Crane Chapel to celebrate 75 years

Published 8:22 am Friday, November 19, 2010

There’s a lot of history to be celebrated this weekend at Crane Community Chapel. Around this time every year, Crane Chapel holds its anniversary celebration, but this year’s 75th Anniversary celebration means a little more to church patrons.

It’ll be about remembering how the church was founded in 1935, under tents on Eastside Lake or in Sunday school with John G. Hormel. It’ll be about remembering “The Family Hour,” a weekly cable television program hosted by Joe Matt, Jr., and his family. It’ll be about giving thanks for the church, a mainstay in the Austin area.

“It’s important for us to be grateful for what God has done in our lives,” said the Rev. Dale Christianson.

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As retired Rev. David Matt remembers it, his grandfather, Joe Matt, Sr., was a very rich man from South Dakota who lost all of his money during the Great Depression. After working in the post office and moving his family around, the elder Matt decided to come to Austin in 1935.

“He felt the call of the Lord to start a Sunday school,” the elder Matt said. While the elder Matt was busy organizing a group of people for weekly prayers, John G. Hormel of the Hormel family also felt the need to start a Sunday school, which he ran out of his house at the time. Pretty soon, Hormel decided to leave the preaching to Matt Sr., a Methodist preacher.

The elder Matt had moved a small congregation out to a tent over by what was known as Eastside Lake. Hormel decided to give the elder Matt the house he’d run his Sunday school service in, and from there he could grow a congregation.

In 1936, a chapel of 20 feet by 36 feet was constructed at 1111 Ninth St. NE, the first of several construction projects the church would undergo. People sat on 12 inch boards during services.

The elder Matt’s son, Joe Jr., was already a youth minister teaching Sunday school in the building, according to David, the younger Matt’s son.

“Dick Knowlton was in his Sunday school class,” the elder Matt said.

It was soon the younger Matt’s time to take over his father’s congregation. In the summer of 1945, the elder Matt gave his son the deed to the church property, so he and his wife could work in a mission in Minneapolis. The younger Matt then became the new church leader and was ordained in 1951. At that point, the small congregation of the Gospel Mission of Austin became Crane Community Chapel.

While the younger Matt worked at the Hormel office in the day, he spent his nights and weekends ministering to his congregation as well as visiting hospitals, running a meditation hot line, conducting Alcoholics Anonymous meetings and other community works. According to David, the younger Matt didn’t get very much sleep because he was too busy helping the community.

“I just picked up an old Austin Daily Herald that said my dad was one of those that could go in and out of the police station,” David said. “He was kind of a community chaplain. He would do anything for anybody.”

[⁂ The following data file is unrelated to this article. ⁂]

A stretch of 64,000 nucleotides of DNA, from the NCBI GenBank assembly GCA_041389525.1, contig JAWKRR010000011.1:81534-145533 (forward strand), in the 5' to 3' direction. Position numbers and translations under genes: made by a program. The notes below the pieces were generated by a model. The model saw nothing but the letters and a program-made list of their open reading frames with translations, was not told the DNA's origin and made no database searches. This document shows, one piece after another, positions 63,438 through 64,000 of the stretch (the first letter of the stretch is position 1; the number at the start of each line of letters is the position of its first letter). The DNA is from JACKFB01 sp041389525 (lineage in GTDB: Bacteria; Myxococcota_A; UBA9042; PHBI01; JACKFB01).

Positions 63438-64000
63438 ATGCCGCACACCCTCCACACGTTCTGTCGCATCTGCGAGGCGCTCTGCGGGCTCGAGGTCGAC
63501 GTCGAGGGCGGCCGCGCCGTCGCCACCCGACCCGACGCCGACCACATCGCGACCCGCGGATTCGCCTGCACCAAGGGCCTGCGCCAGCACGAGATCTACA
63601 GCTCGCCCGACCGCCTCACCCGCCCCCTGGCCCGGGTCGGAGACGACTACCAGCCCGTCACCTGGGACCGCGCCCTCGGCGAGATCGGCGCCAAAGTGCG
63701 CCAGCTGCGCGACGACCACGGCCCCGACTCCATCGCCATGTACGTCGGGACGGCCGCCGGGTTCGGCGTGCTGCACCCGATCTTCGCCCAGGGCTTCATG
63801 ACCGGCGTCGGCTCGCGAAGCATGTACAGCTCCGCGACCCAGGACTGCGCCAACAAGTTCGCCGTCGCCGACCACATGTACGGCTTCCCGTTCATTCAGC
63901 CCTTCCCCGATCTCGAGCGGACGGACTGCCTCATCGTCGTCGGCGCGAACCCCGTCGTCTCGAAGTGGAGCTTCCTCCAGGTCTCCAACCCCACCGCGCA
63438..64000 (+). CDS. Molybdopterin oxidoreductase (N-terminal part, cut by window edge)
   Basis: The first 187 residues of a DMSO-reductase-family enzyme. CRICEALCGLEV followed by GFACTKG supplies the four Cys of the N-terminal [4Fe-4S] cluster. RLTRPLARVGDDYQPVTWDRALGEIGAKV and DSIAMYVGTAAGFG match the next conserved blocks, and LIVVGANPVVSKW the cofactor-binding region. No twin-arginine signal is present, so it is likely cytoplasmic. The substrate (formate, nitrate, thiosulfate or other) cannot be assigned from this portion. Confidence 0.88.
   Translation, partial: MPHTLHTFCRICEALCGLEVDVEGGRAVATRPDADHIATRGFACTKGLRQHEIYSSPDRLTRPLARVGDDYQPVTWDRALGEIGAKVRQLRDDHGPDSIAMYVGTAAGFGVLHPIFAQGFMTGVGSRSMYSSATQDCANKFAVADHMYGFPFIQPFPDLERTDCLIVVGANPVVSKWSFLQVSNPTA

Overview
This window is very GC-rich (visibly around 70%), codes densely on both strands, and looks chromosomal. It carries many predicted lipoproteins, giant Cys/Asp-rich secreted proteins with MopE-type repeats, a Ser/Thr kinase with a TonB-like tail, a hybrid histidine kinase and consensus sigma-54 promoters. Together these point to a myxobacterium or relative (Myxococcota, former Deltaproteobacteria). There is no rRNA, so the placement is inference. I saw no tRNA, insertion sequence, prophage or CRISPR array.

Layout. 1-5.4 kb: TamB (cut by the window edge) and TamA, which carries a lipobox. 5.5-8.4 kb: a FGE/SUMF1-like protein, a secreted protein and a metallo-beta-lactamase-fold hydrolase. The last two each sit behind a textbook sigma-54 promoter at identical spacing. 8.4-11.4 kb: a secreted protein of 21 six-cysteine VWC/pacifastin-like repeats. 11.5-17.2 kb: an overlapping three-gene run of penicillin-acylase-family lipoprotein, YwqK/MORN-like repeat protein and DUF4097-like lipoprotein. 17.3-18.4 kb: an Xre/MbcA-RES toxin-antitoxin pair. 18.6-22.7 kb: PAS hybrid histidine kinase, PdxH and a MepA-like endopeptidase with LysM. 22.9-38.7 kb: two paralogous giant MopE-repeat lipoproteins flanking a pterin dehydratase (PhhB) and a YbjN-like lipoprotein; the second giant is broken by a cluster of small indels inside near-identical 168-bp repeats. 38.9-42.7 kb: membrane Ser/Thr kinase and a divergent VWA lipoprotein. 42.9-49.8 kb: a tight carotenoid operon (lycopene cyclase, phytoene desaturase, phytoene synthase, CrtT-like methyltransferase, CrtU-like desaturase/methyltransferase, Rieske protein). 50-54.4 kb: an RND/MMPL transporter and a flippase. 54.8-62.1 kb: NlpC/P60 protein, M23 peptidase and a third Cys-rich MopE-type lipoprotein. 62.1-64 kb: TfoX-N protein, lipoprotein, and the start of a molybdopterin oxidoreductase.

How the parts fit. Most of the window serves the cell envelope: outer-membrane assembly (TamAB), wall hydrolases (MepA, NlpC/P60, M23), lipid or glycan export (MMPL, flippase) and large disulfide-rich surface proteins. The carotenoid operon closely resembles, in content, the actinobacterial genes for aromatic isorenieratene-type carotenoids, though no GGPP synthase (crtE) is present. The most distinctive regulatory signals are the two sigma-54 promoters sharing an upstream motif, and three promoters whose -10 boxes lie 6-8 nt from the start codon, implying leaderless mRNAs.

One of the largest undertakings the Matt family did was the weekly “Family Hour,” cable television special, which ran on Channel 6. Joe Jr.’s wife, Della, would tell stories and share morals. David, who served as a youth minister for several years at Crane Chapel, gave practical advice. The Froiland family put on a puppet ministry segment. Joe Jr. would speak and give sermons on the air.

“It was all supported by donations, and they never asked for any donations,” David said. “The only thing that was said was ‘This ministry is provided by donations’ at the beginning of the program. They didn’t say it.”

The cable show ran for 45 years, while the meditation hotline lasted for 47. Over the years, the church has experienced its ups and downs, including a fire in 2005 that demolished the building, which police suspect was arson. However, there are plenty of good stories to off-set the bad.

David recalls the time he visited a man by the name of Buster, who was named after Buster Brown shoes, in the hospital. He and his father would minister to the sick and do visitations with the dying. Buster, the elder Matt said, was one of the men whose time was drawing to a close.

Buster had seen the elder Matt and his father on the “Family Hour,” which made him call for the pastors as he felt weaker. Buster asked Matt to preach to his family, to explain to them how “they also could have the insurance of Heaven.”

“I came back with the family, and he couldn’t talk anymore, and passed away with a smile on his face, because he was content that his family now knew,” the elder Matt said. “That’s all because of my dad’s television.”

The elder Matt and his mother Della will be in Austin this weekend to celebrate the church’s anniversary. On Nov. 20, the church will hold an open house from 2 to 5 p.m. followed by a concert featuring the Songmasters from 6:30 to 8 p.m. The church will hold a celebration service at 10 a.m. Nov. 21, where church members will give testimonials of how their lives have changed by being a part of Crane Chapel, followed by a catered luncheon at noon. There will be coffee and rolls at 9 a.m. before the service.

As the church celebrates, the Rev. Christianson hopes to get the church to look forward.

“Our theme for our whole weekend is thanking God for the past, trusting God for the future,” he said. “Hopefully, we’ll be willing to follow His leading.”